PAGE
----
Link between antibiotic resistance and prophages

Posted on June 12, 2023   by Dr Helena Leinweber

Dr Helena Leinweber takes us behind the scenes of her latest publication 'Fluoroquinolone resistance does not facilitate phage Φ13 integration or excision in Staphylococcus aureus' published in Access Microbiology.

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Md Saiful Islam Khan

My name is Helena Leinweber and I performed my PhD studies as a Marie Curie fellow in Professor Hanne Ingmer’s research group at the Department of Veterinary and Animal Sciences of the University of Copenhagen, Denmark. Here we study food borne pathogenic bacteria and zoonoses that are bacteria transmitted from animals to humans. We aim to provide new knowledge relevant to prevention, control and treatment of antibiotic resistant bacteria including alternatives to antibiotics, phage therapy and hygiene.

Antibiotic resistance is a global public health crisis, and gaining insights into the relationship between resistance mechanisms and other genetic elements, such as phages, is crucial for effective antibiotic resistance management. This study came about when our collaborators at Statens Serum Institut, the Danish Center for Disease Control, noted a curious correlation between fluoroquinolone-resistant Staphylococcus aureus isolates and phage carriage. So we decided to investigate further.

Research on S. aureus is particularly important as it colonizes about a third of the human population in addition to a wide range of animals and has the potential to cause a wide range of diseases. The preference of staphylococcal strains for human or animal hosts is in part dependent on content of mobile genetic elements. A prominent example of the latter are prophages of the ΦSa3int family, which are bacterial viruses that can stably integrate into the DNA of S. aureus, which is then called a lysogen. Those specific phages are found in most human strains of S. aureus where they express one or more so called immune evasion factors, shown to facilitate human colonization as well as to promote human-to-human transmission. In contrast, livestock-associated methicillin-resistant S. aureus (LA-MRSA) commonly lack those phages. However, there have been reports of LA-MRSA isolated from humans and such transfer events are often associated with Sa3int prophage carriage. This could potentially lead to difficult to treat infections and gaining knowledge about the mechanism behind these transfer events could help to control the spread of antibiotic-resistant pathogens and protect human health.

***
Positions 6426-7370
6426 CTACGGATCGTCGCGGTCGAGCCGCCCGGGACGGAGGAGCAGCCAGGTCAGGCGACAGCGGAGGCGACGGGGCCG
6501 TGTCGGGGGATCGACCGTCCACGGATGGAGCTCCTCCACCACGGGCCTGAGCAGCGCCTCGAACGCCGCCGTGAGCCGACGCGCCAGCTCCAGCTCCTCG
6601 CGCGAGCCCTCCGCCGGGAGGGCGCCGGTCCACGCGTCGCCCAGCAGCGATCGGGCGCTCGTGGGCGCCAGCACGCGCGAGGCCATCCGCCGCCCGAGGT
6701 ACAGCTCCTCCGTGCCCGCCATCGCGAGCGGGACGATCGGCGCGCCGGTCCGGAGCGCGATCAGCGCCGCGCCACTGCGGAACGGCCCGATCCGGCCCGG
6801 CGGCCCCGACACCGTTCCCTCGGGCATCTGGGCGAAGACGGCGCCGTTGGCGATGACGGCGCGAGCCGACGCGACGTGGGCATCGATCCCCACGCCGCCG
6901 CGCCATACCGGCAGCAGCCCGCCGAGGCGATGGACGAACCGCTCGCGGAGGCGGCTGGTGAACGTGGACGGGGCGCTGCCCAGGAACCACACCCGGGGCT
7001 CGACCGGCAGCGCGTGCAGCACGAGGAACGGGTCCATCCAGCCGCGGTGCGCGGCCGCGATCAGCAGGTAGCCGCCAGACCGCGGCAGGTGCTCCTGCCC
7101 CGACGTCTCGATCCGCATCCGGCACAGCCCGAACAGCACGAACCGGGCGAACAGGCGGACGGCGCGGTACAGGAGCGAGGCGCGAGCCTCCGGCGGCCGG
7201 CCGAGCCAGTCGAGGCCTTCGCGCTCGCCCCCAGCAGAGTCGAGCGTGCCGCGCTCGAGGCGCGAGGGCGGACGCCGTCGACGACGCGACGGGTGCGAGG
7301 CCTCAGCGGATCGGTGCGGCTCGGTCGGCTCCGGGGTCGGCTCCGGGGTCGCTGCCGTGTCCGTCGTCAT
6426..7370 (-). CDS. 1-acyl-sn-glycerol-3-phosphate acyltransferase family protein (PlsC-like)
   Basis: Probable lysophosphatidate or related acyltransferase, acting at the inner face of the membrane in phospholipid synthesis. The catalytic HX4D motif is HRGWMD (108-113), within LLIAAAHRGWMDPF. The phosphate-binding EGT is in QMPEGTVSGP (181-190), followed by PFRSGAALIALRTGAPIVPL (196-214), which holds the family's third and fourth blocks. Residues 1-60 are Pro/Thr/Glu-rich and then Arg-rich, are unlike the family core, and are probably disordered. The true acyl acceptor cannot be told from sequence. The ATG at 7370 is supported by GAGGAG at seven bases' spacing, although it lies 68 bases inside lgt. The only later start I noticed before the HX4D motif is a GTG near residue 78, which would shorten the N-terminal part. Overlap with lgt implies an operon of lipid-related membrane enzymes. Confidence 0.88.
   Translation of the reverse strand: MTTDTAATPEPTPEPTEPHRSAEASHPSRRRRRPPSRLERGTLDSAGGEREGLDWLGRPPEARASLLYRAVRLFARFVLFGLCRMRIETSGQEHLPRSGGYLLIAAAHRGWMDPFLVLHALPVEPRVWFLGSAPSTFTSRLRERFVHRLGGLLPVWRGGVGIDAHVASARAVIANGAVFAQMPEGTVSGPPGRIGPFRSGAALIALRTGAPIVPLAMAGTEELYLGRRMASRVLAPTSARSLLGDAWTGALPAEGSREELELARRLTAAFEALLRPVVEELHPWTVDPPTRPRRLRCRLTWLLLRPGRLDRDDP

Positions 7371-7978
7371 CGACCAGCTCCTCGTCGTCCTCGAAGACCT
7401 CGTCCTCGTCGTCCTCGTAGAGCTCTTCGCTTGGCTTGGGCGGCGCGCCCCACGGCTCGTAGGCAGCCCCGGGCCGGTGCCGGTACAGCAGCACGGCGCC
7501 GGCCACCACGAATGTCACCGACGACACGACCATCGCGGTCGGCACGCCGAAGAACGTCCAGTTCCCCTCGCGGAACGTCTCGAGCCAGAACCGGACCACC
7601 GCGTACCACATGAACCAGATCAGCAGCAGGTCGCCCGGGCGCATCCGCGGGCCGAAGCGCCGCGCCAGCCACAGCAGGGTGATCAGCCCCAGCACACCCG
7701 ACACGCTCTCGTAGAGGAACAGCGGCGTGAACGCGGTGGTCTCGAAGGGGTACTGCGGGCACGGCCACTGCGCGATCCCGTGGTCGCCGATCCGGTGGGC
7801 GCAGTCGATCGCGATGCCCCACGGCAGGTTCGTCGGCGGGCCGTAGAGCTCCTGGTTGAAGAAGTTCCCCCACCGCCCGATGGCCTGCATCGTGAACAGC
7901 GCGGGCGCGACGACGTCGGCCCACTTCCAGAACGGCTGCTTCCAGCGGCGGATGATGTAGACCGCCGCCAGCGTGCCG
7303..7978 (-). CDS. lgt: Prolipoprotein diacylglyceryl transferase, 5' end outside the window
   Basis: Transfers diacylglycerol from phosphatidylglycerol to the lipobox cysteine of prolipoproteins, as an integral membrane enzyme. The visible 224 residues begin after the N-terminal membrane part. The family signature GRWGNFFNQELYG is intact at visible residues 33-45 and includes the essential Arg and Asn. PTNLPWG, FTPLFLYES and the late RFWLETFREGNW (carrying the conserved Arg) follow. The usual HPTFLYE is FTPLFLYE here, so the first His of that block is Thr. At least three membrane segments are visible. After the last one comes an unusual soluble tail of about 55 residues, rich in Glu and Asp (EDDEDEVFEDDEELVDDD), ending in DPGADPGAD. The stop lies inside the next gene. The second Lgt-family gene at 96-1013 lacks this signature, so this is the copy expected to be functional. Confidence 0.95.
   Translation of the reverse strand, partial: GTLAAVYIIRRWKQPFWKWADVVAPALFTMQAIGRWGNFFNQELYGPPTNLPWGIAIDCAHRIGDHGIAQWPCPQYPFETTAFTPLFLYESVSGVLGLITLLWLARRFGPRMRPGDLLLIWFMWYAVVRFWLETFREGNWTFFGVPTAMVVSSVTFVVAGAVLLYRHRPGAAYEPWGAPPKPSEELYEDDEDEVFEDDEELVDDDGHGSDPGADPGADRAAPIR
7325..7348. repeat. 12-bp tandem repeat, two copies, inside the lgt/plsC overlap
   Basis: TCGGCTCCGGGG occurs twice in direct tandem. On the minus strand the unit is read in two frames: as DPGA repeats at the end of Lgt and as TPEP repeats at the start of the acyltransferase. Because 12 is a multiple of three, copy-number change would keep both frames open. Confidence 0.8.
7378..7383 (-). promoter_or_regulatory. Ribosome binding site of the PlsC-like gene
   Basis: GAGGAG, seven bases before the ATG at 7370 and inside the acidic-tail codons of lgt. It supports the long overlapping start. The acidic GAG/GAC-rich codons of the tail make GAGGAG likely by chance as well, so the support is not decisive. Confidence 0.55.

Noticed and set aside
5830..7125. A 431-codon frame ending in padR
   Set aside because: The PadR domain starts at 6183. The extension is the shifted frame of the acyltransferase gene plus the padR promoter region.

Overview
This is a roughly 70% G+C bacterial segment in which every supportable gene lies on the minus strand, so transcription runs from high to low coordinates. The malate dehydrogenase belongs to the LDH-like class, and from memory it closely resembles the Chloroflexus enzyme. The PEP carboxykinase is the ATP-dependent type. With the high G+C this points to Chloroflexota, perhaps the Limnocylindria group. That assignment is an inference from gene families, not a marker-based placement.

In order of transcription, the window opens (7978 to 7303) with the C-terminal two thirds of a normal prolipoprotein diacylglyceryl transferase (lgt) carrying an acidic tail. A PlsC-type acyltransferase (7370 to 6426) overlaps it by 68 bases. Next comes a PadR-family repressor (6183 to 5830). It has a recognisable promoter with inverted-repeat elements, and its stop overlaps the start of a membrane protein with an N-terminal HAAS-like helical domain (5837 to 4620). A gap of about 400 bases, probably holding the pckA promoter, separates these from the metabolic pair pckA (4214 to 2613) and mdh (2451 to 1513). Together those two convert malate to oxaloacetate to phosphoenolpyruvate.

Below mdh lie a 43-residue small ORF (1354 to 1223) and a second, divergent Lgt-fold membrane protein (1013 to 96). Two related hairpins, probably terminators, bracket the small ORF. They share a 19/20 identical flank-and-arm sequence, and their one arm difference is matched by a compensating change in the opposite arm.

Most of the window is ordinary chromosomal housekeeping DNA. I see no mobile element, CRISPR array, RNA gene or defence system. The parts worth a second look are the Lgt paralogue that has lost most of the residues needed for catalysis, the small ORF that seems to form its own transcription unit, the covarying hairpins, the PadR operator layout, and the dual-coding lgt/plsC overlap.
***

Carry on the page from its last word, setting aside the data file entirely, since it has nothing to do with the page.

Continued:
Back when our colleagues collected the LA-MRSA strains harboring ΦSa3int prophages they noticed that all of them also were resistant towards fluoroquinolones (FQ). This caught our attention as the use of FQ is tightly regulated in Danish food production animals. We thus wondered whether there may be a link between prophage carriage and FQ-resistance.

For our study we introduced FQ-resistance mutations into a laboratory strain of S. aureus that mimics a LA-strain. We compared the behavior of the FQ-resistant mutant strain with the FQ-susceptible wild-type strain in terms of phage integration and release. Phage Φ13, a representative of the ΦSa3int phage family, was used for monitoring.

In a first round of so called lysogenization assays which monitor the rate of phage integration into the bacterial chromosome, we did not find any significant difference between the FQ-resistant mutant strain and the wild-type strain. In a second experimental setup we then examined whether the FQ resistance mutations influenced spontaneous or mitomycin-induced release of phage Φ13 from lysogens (bacteria carrying the integrated prophage) but found no significant difference in phage release either. The study's findings indicate that the mutations associated with FQ-resistance in LA-MRSA strains do not contribute to the presence of ΦSa3int phages. This suggests that other factors may be involved in the acquisition and integration of these phages in LA-MRSA strains.

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Most human strains of Staphylococcus aureus (yellow) harbor a bacterial virus, a phage, in their genome belonging to the Sa3int phage family. In contrast, livestock strains (blue) generally do not, but occasionally these phages are found and with higher frequency in fluoroquinolone resistant (R, dark blue) compared to sensitive (S, light blue) strains. Image created in biorender

We do however acknowledge that our study has some limitations. One limitation is that the model phage and bacterial host applied when assessing phage-bacterium interactions differ from the bacteria and actual phages present in our collected strain. We suggest that future experiments should address the interactions between the collected phages and their natural S. aureus hosts. Understanding the factors contributing to the presence of ΦSa3int phages in LA-MRSA strains can help assess the likelihood of transmission and identify potential strategies for prevention and control.

I myself have moved on from Hanne Ingmers lab after my PhD but I really hope a future student will keep working on this project as this could provide important information for understanding this process. Also, I am super happy to see this study published now, especially as it has been quite challenging to continue the work on the manuscript a year after I defended my PhD…

We would like to thank Microbiology Society for also giving space for “negative results” and thereby promoting transparency, avoiding publication bias, and fostering a culture of openness!